|Publication number||US20030229269 A1|
|Application number||US 10/163,563|
|Publication date||Dec 11, 2003|
|Filing date||Jun 5, 2002|
|Priority date||Jun 5, 2002|
|Publication number||10163563, 163563, US 2003/0229269 A1, US 2003/229269 A1, US 20030229269 A1, US 20030229269A1, US 2003229269 A1, US 2003229269A1, US-A1-20030229269, US-A1-2003229269, US2003/0229269A1, US2003/229269A1, US20030229269 A1, US20030229269A1, US2003229269 A1, US2003229269A1|
|Original Assignee||Humphrey Robert N.|
|Export Citation||BiBTeX, EndNote, RefMan|
|Patent Citations (5), Referenced by (66), Classifications (7)|
|External Links: USPTO, USPTO Assignment, Espacenet|
 This invention relates generally to scope covering devices, including sleeves for covering boroscopes and endoscopes for a variety of uses.
 Recent advances have produced miniature cameras that provide the ability to see inside remote or difficult to reach areas. One miniature camera tool is called an endoscope, typically defined as an instrument used to look inside the body. In most cases, an endoscope consists of a fiber-optic tube attached to a viewing device. The viewing device may take the form of an eyepiece, or may be electronically coupled to a computer system to display the captured images on a computer display. Endoscopes have a variety of uses, including exploration and biopsy of the colon, the bronchi of the lungs, and other areas. By adding miniature television cameras an incorporating surgical instruments, specialized endoscopes allow exploration and endoscopic surgery through small incisions.
 A similar device used in industrial applications is typically called a borescope. As with endoscopes, borescopes come in a variety of shapes and sizes, and can be rigid or flexible. Borescopes are used, for example, to allow engineers or technicians to see inside an automotive or aircraft engine without dismantling the engine.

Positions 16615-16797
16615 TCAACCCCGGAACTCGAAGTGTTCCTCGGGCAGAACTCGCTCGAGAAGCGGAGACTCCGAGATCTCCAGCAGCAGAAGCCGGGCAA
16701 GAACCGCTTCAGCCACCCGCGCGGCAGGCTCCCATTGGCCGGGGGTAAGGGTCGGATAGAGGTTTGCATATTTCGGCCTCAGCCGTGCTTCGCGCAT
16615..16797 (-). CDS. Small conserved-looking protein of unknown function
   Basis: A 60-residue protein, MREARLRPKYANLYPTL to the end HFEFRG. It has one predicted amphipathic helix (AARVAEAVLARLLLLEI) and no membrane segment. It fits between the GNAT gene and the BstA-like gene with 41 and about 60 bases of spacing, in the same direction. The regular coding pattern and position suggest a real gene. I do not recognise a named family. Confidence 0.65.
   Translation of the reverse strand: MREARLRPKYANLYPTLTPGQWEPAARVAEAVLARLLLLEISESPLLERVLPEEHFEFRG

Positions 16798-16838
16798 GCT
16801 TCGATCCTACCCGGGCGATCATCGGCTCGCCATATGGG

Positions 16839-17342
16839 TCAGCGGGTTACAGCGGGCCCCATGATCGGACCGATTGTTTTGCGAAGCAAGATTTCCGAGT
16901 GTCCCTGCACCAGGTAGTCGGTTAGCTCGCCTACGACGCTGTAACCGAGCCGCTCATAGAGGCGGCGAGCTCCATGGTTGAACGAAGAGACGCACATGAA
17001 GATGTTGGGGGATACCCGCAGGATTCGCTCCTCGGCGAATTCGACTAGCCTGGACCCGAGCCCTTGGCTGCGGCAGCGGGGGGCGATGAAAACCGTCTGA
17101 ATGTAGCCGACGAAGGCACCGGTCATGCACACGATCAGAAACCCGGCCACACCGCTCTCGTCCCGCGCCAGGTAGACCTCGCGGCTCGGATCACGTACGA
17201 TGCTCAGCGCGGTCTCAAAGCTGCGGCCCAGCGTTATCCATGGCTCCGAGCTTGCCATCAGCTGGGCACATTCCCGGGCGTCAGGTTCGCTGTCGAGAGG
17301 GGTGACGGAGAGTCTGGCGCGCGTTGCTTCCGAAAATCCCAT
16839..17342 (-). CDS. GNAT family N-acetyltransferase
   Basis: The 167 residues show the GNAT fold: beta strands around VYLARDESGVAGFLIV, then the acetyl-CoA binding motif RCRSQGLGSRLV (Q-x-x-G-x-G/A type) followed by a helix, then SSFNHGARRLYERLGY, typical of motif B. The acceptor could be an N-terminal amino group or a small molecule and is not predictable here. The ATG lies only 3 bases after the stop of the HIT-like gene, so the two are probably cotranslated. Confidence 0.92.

Endoscopes are particularly useful in performing a colonoscopy or sigmoidoscopy. A colonoscopy is an examination of the lining of the large intestine (also called the colon) by inserting an endoscope into the anus and through the colon. In some cases, abnormalities are first found by taking X-rays and then confirmed by the colonoscopy. Other abnormalities that are too small to be seen on an X-ray can also be detected in the colonoscopy. If a suspicious area is found, a doctor can perform a biopsy to examine the affected tissue.
 For some time, rigid endoscopes were used to perform colonoscopies. Although they were useful, they only allowed viewing of a limited portion of the colon just inside the anus because the colon makes several sharp turns as it winds its way around the abdomen. The advent of flexible endoscopes now allows examination of more of the colon than was possible with rigid endoscopes.
 Although new flexible endoscopes allow a more thorough colon examination, they suffer from a number of disadvantages. For example, as the endoscope is fed into the body, it slides along and presses against the inner walls of the colon. The pressure and sliding action can rupture the colon, particularly where the colon makes its first turn inside the anus just above the rectum.
 In addition, endoscopes used in colon examinations are difficult to thoroughly clean between uses. Consequently, the abrasion of the scope against the side of the colon can potentially lead to infection, particularly if the endoscope is not sterile.
 The use of borescopes in other settings also encounters problems. For example, when inserting a borescope into a small opening within an automobile engine, it is difficult to avoid a collision between the head of the scope and parts of the engine. This is particularly true when the scope must wind its way in and around various internal parts, or when it must pass through a small opening. If the head of the scope strikes against a metal object as it is inserted, the camera lens may break, requiring the scope to be replaced.
 Consequently, there is a need for a protective scope cover that overcomes some of the above problems.
 The present invention comprises a cover for a scope, such as an endoscope or a borescope. In a preferred embodiment, the scope cover includes a flexible tube adapted to receive a flexible scope. The scope cover further includes a flange extending radially outward from the tube to prevent the tube from being inserted more than a preferred distance.
 In accordance with further preferred aspects of the invention, the tube is divided into two sections, including a first section that is intended to be inserted with a scope and a second section intended to remain outside the body. The outside diameter of the first section is slightly smaller than that of the second section, forming a seat for the flange so that it will not slide off the tube.